Not another VC firm, but rather a MOREDan Primack - Jan 7, 2014 12:57 PM ET
New VC effort will focus on capital-efficient energy companies.
FORTUNE -- A new breed of energy-focused private equity funds is beginning to emerge, focused on capital-efficient companies rather than the fortune-burning manufacturing plays of yesteryear. In other words, no more solar panel or biofuel investments that look more like project finance than traditional venture capital.
The latest one I've heard about is being formed by Doug Kirkpatrick, who has spent the past MOREDan Primack - Jun 27, 2013 2:39 PM ET
It's been nearly two years since Jonathan Silver stepped down as head of the U.S. Department of Energy's loan program. Now he's talking about it.
FORTUNE -- Jonathan Silver was hired in November 2009 to run the U.S. Department of Energy's $34 billion loan guarantee program, which was started under President Bush but super-charged under President Obama as part of the economic stimulus.
This was the program whose best-known success story to MOREDan Primack - Jun 3, 2013 3:02 PM ET
Electric car network runs out of gas.
FORTUNE -- Electric car company Better Place is planning to file for bankruptcy within the next several days, Fortune has learned.
The move will come seven months after the ouster of charismatic founder Shai Agassi, and five months after his successor -- Evan Thornley, CEO of Better Place Australia -- also departed.
Agassi also was a significant shareholder in the company, which had raised more than $700 MOREDan Primack - May 24, 2013 2:36 PM ET
Bloom privately reports $32 million Q3 loss.
FORTUNE -- For years, the knock on fuel cell maker Bloom Energy Corp. has been that its boxes cost more to make than they cost to buy. Not exactly the sort of dynamic that would help Bloom make it up on volume.
But perhaps things are finally about to change, after 10 years and nearly $1 billion in venture capital funding.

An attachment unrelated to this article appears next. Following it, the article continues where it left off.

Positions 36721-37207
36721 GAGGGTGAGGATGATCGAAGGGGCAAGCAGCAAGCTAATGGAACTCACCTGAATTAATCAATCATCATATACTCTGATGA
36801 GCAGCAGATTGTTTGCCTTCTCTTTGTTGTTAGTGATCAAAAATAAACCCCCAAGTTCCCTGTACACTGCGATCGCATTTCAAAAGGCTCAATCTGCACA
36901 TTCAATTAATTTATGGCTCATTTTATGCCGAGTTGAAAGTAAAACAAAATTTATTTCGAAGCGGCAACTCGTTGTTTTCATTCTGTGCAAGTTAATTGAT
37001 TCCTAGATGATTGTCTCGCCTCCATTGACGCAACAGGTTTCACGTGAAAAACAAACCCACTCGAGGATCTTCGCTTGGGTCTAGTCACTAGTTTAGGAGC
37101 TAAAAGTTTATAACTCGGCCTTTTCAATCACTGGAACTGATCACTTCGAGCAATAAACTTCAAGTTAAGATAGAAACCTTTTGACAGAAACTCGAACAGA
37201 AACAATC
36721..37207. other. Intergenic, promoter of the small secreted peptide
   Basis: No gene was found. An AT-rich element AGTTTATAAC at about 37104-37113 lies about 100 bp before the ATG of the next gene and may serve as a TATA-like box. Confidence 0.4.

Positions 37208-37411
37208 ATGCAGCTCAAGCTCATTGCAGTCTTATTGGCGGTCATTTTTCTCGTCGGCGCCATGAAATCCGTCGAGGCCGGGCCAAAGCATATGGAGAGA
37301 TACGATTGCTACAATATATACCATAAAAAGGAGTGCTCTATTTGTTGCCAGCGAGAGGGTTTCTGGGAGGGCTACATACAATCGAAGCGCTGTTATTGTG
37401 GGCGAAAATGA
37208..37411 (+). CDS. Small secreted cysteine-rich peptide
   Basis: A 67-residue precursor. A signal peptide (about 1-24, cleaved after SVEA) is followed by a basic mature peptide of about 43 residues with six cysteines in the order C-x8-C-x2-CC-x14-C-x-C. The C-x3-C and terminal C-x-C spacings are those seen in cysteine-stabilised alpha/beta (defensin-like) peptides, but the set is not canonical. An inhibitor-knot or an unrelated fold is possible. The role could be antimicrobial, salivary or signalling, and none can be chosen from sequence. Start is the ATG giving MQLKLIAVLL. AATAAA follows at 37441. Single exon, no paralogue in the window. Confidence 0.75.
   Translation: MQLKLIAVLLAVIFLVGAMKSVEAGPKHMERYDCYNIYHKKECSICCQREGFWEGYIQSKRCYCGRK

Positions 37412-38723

Fortune recently obtained confidential documents MOREDan Primack - Nov 14, 2012 8:01 AM ET
Gingrich hasn't always mocked algae-based energy.
Newt Gingrich this week opened up a new line of attack on President Obama's energy policy, mocking Obama's recent comment that fuels are being developed from algae. From a speech Gingrich gave to supporters in Tennessee on Monday night:
The President said we have to be practical. Drilling won't solve it. And then he offered his practical solution. Anybody here remember what it was? Algae. Algae. MOREDan Primack - Mar 15, 2012 12:13 PM ET
Biofuel startup Qteros has laid off CEO John McCarthy and most of its other Boston-area employees, Fortune has learned.
The Marlborough, Mass.-based company was founded in 1996 as SunEthanol, with a focus developing and commercializing cellulosic ethanol. It raised over $35 million in venture capital funding, from such firms as Battery Ventures, Venrock, Long River Ventures, BP (BP) and Valero Energy (VLO). There also was a Dow Jones report in July MOREDan Primack - Nov 17, 2011 2:45 PM ET
Obama critics think they've found another solar scandal. They're wrong.
Matt Drudge seems to think he has found the next solar scandal to chip away at President Obama's poll numbers:
The link is to a blog post in The Weekly Standard, about a recent loan $737 million loan guarantee from the Department of Energy to a solar energy company called SolarReserve. More specifically, the post insinuates that DoE approved the loan MOREDan Primack - Sep 29, 2011 3:26 PM ET